There are currently around 50 career advisors in the various Directorates-General of the Commission. They are available to staff on a daily basis to answer questions related to career planning and professional development. All discussions between the career counselors and the people coming to the career counseling are absolutely confidential. Career counselors are particularly helpful in situations where an employee is contemplating the direction of their career and opportunities for job rotation, career development, etc. in the service of the Commission. The interviews may also include questions about professional qualifications and training based on how a person views their own strengths and development needs, if necessary.

The most recent project concerns employees who have held the same position within the Commission for at least four years. A structured discussion is organized for them under the guidance of a career advisor. Here one concentrates on the evaluation of the professional development, on the work success and on the consideration of the future. “The experiences of these conversations are generally positive and the greatest benefit is seen as the opportunity for self-reflection,” says Rossi.

Sometimes the discussions deal with problematic situations that are based on stress and tension in the working group and that are solved with the available means and instruments. The special situations in career management include Return to work after a long illness or rehabilitation (e.g. disability). In such cases, career counseling tries to find the most suitable solution for the individual and their immediate working group.

A compulsory course (duration 10 working days) is organized for people interested in the position of career advisor. Participation is a prerequisite for working as a career advisor within the commission. In addition to the counseling methods, value is placed in the course on the ability to meet people openly and confidentially. Previously, external experts commissioned by the Commission were responsible for running the course. Nowadays they are carried out by acting career counselors who have been in this position for a long time. This brings authenticity to the course, as their practical experience gives them an understanding of the nature and requirements of the work in the commission.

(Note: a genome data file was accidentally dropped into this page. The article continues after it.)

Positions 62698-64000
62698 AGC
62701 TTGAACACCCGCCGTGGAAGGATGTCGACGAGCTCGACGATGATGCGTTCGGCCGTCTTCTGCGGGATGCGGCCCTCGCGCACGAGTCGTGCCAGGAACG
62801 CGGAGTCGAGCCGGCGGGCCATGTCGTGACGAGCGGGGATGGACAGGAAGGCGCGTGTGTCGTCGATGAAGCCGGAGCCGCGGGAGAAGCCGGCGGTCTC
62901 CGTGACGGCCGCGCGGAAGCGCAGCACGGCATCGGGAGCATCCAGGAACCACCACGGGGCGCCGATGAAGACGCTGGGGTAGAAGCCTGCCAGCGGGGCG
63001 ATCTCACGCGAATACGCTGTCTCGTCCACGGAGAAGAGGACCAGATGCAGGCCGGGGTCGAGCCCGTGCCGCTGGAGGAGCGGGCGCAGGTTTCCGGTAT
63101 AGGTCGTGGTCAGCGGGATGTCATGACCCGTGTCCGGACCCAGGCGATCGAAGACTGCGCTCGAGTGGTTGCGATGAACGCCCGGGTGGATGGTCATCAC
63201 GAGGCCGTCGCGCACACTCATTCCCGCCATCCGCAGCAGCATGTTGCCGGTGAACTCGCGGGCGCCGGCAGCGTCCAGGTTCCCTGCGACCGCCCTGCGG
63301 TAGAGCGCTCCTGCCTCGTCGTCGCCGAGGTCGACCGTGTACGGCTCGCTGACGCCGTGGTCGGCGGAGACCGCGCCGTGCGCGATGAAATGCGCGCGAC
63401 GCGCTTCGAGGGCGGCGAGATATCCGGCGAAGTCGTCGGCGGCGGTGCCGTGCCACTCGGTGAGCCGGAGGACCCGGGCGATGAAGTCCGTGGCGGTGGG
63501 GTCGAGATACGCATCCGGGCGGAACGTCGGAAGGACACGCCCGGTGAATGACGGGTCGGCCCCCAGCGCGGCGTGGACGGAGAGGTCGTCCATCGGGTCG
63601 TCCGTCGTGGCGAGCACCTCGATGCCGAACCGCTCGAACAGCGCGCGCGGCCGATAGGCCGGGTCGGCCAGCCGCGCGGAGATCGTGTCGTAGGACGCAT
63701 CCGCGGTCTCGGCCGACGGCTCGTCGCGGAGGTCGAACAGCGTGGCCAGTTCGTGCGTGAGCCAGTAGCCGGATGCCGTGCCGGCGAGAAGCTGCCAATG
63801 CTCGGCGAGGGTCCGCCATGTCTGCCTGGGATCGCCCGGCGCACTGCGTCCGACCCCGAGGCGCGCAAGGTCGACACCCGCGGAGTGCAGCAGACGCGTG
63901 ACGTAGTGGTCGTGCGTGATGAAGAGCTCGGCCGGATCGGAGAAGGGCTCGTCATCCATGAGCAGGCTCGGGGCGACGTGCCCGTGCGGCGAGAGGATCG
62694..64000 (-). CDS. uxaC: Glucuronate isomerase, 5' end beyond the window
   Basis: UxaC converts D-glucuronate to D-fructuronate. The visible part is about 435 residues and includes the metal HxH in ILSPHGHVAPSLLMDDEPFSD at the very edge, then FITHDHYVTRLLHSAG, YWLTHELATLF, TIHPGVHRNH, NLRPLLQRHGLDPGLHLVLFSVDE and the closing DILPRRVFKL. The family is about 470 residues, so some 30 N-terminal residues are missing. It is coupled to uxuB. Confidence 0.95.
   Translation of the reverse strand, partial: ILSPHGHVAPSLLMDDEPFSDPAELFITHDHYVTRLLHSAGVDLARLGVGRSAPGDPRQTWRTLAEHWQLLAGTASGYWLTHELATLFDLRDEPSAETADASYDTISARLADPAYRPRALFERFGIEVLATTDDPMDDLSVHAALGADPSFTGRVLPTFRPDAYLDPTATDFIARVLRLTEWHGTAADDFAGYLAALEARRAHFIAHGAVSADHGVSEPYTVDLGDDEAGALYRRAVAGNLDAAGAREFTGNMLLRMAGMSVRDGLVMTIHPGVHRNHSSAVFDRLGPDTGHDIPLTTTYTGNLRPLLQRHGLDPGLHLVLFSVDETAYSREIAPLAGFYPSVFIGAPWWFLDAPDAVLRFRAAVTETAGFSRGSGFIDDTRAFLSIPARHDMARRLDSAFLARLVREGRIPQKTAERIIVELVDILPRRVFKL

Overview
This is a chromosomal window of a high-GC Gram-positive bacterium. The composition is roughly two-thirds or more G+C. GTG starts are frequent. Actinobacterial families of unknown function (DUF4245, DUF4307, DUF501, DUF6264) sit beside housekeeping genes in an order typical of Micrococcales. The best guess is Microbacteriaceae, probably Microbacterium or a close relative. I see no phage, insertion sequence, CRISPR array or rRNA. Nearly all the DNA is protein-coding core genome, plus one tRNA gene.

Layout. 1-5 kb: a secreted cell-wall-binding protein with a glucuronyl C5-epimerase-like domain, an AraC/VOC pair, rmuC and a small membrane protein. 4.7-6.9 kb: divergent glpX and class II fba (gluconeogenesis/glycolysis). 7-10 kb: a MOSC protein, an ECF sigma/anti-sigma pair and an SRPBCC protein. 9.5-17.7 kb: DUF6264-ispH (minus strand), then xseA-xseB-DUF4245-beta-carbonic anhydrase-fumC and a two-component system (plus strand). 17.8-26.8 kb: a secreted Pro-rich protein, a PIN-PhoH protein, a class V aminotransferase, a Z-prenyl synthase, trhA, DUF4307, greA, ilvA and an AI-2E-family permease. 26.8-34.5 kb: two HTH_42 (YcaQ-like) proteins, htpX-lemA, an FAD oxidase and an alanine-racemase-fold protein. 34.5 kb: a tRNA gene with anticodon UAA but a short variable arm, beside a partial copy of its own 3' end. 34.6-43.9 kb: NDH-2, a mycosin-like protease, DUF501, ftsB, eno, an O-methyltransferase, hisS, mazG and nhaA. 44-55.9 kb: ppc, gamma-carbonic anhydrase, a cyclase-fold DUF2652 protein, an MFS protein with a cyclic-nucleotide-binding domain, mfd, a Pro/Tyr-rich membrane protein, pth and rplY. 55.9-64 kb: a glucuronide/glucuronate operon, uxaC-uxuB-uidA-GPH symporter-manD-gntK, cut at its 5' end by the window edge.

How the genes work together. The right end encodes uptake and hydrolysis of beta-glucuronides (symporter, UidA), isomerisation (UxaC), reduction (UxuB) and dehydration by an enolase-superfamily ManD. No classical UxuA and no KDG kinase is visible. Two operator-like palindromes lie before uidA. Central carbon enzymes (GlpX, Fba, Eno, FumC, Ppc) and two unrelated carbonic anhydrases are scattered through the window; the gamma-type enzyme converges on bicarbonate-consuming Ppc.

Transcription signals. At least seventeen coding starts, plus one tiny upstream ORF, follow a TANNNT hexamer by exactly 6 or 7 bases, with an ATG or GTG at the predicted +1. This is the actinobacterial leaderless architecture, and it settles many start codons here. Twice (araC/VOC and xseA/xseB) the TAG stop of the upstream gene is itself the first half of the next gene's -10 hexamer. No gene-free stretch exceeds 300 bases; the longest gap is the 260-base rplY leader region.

Career advice is more than just personal advice

In addition to personal career advice, the commission also offers staff information events on changes in working life and their own careers. During the annual career counseling day, Commission officials have the opportunity to attend lectures, panel discussions and thematic workshops on these topics, to network with one another and to ask detailed questions. In 2018, the career counseling day will be held in November. His key themes include career opportunities, job search skills, key competencies and various Directorates-General and EU Specialized Agencies of the Commission.

The concept of career counseling is spreading across the EU institutions

The development of career advice in the European Commission has also attracted attention from other EU institutions. Following in the footsteps of the Commission, the Council of Europe, the European Parliament and many EU agencies in the Member States have included the career guidance service as part of their own human resource development strategy. This is intended to ensure sufficient professional advisory support for EU employees, from which both the individual and the entire working group can benefit.

In addition, the European Commission has cooperation agreements with prestigious universities around the world under which Commission officials train students on EU matters. The experience gained in the courses was enriching for the officials themselves as it helped them to see more clearly their own work and the role of the EU. For the students, on the other hand, they were an opportunity to hear and learn how the EU works and which issues it promotes.

The article is based on a telephone interview with Liisi Rossi on October 29, 2018

Text: Mika Launikari, The Finnish National Board of Education / Euroguidance Finland Picture: Liisi Rossi, European Commission